Indyref2: A question of when, not if

Laura Kuenssberg
Political editor
@bbclaurakon Twitter

  • Published
Nicola Sturgeon

Nicola Sturgeon has hardly made a secret of her belief that Scotland's different attitude to the EU possibly justifies a second independence referendum.

At Westminster and Holyrood in recent months there's been a building sense that she has made up her mind to call a vote.

Those close to her are careful to emphasise that there is no final decision. She, herself, is at pains to say she has not reached a conclusion. But even if it's still an "if", she seems clearer on the "when".

In a documentary tonight, the first minister told me the "common sense time" for such a vote would be in autumn 2018. Others have speculated as much, but she is in charge. And her more explicit remarks display how expectation is building.

If Ms Sturgeon is now willing to discuss the timing of a second vote in public, consideration of another independence referendum is far beyond the hypothetical.

The crucial facet of that calculation is that the SNP believes its best chance of winning is before the EU negotiations are complete.

Senior sources suggest Theresa May will be at her most vulnerable when the UK government is consumed with the Brexit negotiations, and that if Scotland is to be offered independence again, that choice must be made before the UK has actually left the European Union.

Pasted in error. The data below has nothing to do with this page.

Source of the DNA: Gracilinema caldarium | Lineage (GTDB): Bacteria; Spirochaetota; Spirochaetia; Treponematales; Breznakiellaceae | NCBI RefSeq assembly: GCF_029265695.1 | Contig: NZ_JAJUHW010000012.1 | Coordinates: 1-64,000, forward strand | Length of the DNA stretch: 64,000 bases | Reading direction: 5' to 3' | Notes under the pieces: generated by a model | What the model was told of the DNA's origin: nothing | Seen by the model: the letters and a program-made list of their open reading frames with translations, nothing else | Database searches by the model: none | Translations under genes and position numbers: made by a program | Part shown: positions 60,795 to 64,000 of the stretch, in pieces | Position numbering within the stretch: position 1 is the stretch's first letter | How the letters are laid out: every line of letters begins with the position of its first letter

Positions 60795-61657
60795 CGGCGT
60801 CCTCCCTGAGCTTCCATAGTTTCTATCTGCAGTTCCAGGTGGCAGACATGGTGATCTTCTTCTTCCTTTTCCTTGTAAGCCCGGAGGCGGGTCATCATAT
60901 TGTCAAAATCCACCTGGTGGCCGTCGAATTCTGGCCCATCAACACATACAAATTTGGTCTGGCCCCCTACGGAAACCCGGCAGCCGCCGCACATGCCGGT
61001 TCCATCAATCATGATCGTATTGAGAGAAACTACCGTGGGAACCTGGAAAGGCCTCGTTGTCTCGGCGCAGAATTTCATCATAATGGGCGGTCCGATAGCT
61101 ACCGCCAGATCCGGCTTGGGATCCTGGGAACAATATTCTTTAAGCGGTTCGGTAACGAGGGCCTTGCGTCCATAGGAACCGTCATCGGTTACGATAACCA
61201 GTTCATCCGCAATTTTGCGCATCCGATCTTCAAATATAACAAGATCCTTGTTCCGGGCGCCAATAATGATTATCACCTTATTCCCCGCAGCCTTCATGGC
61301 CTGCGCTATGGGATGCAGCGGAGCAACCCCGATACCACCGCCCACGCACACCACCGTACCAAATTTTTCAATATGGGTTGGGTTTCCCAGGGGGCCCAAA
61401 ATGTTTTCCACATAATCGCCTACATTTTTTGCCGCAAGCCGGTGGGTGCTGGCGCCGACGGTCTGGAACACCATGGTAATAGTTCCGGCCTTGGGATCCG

There is though not just the problem that just as her supporters may be enthused, many other Scots will be enraged by being asked to go there again.

Just as the first independence referendum galvanised Scottish politics, for others it was divisive, even distressing.

But also, it's up to the Westminster government to permit another referendum.

There are huge risks for them in denying it, but ministers in London certainly would not grant a vote at the time of the SNP's choosing without a fight.

My interview with Nicola Sturgeon will be broadcast on Britain's Biggest Deal on BBC 2 at 21.00 GMT. I have also spoken to Boris Johnson, David Davis and Tony Blair among others.